When buying certain materials (particularly for construction) corrosion resistance is usually a key factor. In most cases recreating standard conditions are problematic because of the lengthy time factors involved. For this reason, accelerated corrosion tests are usually performed to speed up the process that may otherwise be caused over long periods of time by salty air, weather, or extremes of temperature.
One such test is the salt spray test, however there are question marks over whether this really is an acceptable method of testing or not. Here’s why…
Accelerated testing doesn’t always give a true reflection
Initially, the salt spray test was designed to access the quality of particular coatings – for example, the porosity and their ability to withstand corrosion. For many grades of stainless steel however, results will often lead to failure. This is purely because the salt spray test covers the metal in an aggressive salt solution way harsher that you would find in any typical seaside, salt water location.
So what does this mean?
Where you’d typically expect a high-quality grade marine-steel coating to pass any accelerated salt spray test, the fact remains that even in the harshest of climates, many grades of steel are still likely to withstand decades of service before they show even the faintest signs of corroding.
So while the obvious advantages of this type of testing are:
- Speedier test time delivering faster results, using
- tests are easy to recreate and standardise, with
- Limited costs
The truth is that this type of test should be (if you’ll excuse the pun) ‘taken with a grain of salt.’
Coasting performance is highly dependent upon the surface condition
Another factor which may skew results somewhat is the surface conditions of the alloy. In particular surface roughness.
Simply because an uneven surface such as tiny pits or welts can influence the amount of time that the solution remains on the designated area. Here’s an example… Think of a sloped perfectly smooth road. When it rains, the water barely touches the surface at the top collecting at the bottom. Whereas a heavily pitted flat road is likely to collect all that water in the uneven surface areas. For this reason, testing 3 dimensional parts using an accelerated salt spray test is likely to skew results because the majority of the spray solution is likely to get trapped in the horizontal areas. This can lead to wrong conclusions when pre-judging the behaviour of the coating as a whole.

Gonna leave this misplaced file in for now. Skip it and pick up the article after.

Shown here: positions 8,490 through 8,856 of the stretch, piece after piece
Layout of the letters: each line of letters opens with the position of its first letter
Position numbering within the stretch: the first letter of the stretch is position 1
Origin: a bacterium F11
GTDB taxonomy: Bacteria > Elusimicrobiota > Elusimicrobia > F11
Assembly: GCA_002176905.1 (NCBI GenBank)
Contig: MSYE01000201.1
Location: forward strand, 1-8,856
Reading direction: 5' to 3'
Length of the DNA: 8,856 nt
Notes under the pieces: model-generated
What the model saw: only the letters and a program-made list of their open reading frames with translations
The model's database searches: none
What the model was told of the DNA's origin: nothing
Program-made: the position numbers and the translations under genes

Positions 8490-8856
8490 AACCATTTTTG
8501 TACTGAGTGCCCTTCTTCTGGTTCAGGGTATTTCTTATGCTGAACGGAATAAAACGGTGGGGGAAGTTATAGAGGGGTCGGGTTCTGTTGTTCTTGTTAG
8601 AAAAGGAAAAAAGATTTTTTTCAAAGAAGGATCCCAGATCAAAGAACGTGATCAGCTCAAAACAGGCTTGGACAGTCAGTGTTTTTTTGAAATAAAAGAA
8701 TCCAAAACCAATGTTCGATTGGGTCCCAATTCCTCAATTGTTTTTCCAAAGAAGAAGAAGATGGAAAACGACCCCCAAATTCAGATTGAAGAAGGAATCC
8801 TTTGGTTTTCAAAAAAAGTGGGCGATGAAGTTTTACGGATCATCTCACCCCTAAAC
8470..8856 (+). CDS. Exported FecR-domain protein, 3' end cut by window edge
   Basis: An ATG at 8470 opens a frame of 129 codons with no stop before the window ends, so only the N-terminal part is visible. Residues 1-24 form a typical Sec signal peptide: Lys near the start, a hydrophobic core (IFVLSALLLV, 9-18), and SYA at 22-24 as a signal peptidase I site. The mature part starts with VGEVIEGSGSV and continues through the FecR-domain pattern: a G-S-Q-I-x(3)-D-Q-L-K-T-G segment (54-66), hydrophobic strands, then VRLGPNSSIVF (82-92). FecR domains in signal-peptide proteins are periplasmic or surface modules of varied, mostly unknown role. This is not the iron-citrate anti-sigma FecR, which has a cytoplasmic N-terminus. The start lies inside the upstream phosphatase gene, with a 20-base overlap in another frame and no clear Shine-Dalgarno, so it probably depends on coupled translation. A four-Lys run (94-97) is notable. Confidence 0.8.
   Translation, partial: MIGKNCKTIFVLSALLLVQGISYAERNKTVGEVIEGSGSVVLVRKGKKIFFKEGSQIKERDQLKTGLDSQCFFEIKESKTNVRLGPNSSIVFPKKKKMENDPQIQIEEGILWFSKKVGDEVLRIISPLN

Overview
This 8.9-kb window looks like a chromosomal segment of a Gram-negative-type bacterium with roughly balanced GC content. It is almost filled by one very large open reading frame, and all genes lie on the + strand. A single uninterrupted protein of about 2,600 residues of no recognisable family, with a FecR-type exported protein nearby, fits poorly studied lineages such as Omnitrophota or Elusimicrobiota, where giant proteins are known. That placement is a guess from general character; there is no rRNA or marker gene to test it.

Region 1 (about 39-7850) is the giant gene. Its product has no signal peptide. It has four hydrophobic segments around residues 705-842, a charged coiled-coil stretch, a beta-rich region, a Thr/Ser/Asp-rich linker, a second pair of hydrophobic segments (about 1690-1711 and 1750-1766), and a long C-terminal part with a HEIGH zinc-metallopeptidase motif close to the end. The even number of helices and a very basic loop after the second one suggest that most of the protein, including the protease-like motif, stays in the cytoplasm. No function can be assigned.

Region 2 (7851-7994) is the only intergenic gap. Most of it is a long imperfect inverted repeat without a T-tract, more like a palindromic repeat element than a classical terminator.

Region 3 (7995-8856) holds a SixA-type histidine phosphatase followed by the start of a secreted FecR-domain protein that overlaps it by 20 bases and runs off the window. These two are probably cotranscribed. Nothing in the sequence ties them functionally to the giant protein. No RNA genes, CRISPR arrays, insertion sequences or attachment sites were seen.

So are there more suitable tests?
In a word yes!
Ideal tests are those which vary the parameters of the test on both qualitive and quantitative accounts. These include critical pitting temperature tests and electrochemical critical pitting measurement tests.
They key takeaway
While it’s clear that any steel coatings passing the accelerated salt spray test are likely to be extremely resistant to corrosion, this test should only be used as a rough guide at best. Do bear in mind that there are likely to be other (and probably cheaper) anti corrosion coatings available that will last just as long in real time conditions.
If you’d like to find out more about what steel grades/types are best for what projects, then why not contact the stainless steel experts at Metro Steel. We’ve been helping businesses and individuals with their construction/metal fabrication for many years and fully understand the best materials for each job. To find out more contact us on 07 3204 1000 today.